Opposition to the proposals has been unprecedented. Over 16,000 objections have been submitted so far, and across the islands, out of 26 measures of public opinion ranging from village ballots to MORI polls not one has recorded majority support.   In contrast to the position of the previous government who refused to recognise the strength of opposition to the Lewis proposals, the new Scottish Parliament has acknowledged that public opinion is a material consideration that will be included in their deliberations.

The Saudi Arabia of Renewable Energy?

Promoters of the major onshore windfarms on the Lewis frequently refer to the 'massive renewable resource' on the islands, the implication being that developing the Western Isles is an opportunity not to be missed if we are to fight climate change.  In fact in respect of onshore windfarms although the Western Isles are inarguably windy, this is only relative to other UK locations.
In 2005, a study looking at the actual electricity produced by windfarms in the UK found that the average load factor for windfarms accross the UK was 28.4% i.e they were only producing 28.4% of their potential output. On mainland Scotland average load factors  ranged between 31.5% and 33% (1). Against this, the windfarm developers on Lewis claim load factors up to 35% which, although slightly higher than average, will make a negligible difference to reducing green house gas (GHG) emmissions either nationally or globally. It will however further swell the enormous profits to be made by the developers which will run into many hundreds of millions of pounds.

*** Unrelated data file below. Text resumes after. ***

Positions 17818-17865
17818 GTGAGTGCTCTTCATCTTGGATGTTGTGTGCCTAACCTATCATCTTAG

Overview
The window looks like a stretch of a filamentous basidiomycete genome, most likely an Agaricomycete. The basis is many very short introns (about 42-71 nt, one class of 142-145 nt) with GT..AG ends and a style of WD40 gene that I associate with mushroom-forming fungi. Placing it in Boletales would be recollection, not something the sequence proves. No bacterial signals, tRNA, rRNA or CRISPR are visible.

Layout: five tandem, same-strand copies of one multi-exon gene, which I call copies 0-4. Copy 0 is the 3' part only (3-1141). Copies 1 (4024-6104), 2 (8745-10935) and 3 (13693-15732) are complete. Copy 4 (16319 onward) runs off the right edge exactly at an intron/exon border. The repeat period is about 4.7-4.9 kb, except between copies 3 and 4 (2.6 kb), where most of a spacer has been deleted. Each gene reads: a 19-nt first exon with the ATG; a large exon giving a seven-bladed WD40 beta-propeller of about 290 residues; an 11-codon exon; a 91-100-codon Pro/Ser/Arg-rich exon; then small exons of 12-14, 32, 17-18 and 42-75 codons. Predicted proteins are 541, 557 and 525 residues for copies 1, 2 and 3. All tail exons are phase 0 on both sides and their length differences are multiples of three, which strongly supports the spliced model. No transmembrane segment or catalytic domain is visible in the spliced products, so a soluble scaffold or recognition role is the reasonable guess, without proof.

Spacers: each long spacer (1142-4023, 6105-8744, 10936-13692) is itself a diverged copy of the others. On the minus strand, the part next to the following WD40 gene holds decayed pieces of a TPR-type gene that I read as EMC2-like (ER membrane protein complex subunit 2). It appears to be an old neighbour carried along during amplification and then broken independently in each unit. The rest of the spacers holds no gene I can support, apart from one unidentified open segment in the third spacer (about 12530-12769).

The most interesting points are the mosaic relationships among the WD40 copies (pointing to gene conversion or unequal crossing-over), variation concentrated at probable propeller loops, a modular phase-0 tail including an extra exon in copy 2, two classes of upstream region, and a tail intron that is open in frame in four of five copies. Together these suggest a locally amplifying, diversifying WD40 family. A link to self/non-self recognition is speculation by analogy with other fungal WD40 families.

Although onshore wind currently dominates development proposals, the Western Isles also have great potential for marine based energy, particularly wave generation.  However some argue that this resource will not be exploited unless the windfarms are built and trigger the major transmission system upgrade required if the islands are to become an exporter of large quantities of electricity.  This does not follow, as under the current regulatory regime, transmission infrastructure is built on the basis of private connection agreements made between the generator and the transmission system operator, subject to planning consents.

Accordingly the most advanced proposals for a transmission upgrade, the 600MW Lewis-Ullapool-Beauly line is being progressed by the transmission company SHETL, part of the SSE PLC group, to service their own 205MW Pairc Windfarm and the neighbouring Beinn Mhor Power Ltd, Muaitheabhal Windfarm on the Pairc Peninsula, together having grid agreements totaling 550MW.  The remaining 50MW on the 600MW cable will cater for small local projects. It is unlikely that the capacity of this transmission line could be increased due to constraints further into the grid, and so any alternative generation technology would only be able to access this line after the windfarms shut down.

Lewis Wind Power, who do not have a grid agreement and so have no means of getting their power off the island even if they obtain planning consent, are now competing against SHETL to build their own cable, possibly to Hunterston (run by LWP partner British Energy) or even further south, which will bypass constraints in the north.  It seems unlikely that OFGEM, the electricity regulator, will allow both to be constructed, as estimated costs for the preferred routes, (which will be passed onto consumers), range from around £300 million to over £600 million depending on the technology used.

Whatever the outcome, it is clear that for the foreseeable future the renewable energy resources of the Western Isles are now in the hands of large Utilities and private companies.

"The best place to put a windfarm in Wales is Lewis (Scotland)"

David Still, AMEC Wind, Renewable Energy Advisor to the DTI,and former chairman of the BWEA,
Renewable Energy News, 7 June 2002

Saving the planet?